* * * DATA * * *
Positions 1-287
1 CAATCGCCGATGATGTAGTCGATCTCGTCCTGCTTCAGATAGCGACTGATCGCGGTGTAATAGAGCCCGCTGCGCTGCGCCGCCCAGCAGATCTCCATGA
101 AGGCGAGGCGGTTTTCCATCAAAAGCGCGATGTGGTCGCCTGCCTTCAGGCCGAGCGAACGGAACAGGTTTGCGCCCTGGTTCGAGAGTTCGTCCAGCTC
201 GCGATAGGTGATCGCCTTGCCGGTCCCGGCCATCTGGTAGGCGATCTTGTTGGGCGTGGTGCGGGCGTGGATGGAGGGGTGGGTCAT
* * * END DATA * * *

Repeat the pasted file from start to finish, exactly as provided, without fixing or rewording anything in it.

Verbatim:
Positions 1-287
1 CAATCGCCGATGATGTAGTCGATCTCGTCCTGCTTCAGATAGCGACTGATCGCGGTGTAATAGAGCCCGCTGCGCTGCGCCGCCCAGCAGATCTCCATGA
101 AGGCGAGGCGGTTTTCCATCAAAAGCGCGATGTGGTCGCCTGCCTTCAGGCCGAGCGAACGGAACAGGTTTGCGCCCTGGTTCGAGAGTTCGTCCAGCTC
201 GCGATAGGTGATCGCCTTGCCGGTCCCGGCCATCTGGTAGGCGATCTTGTTGGGCGTGGTGCGGGCGTGGATGGAGGGGTGGGTCAT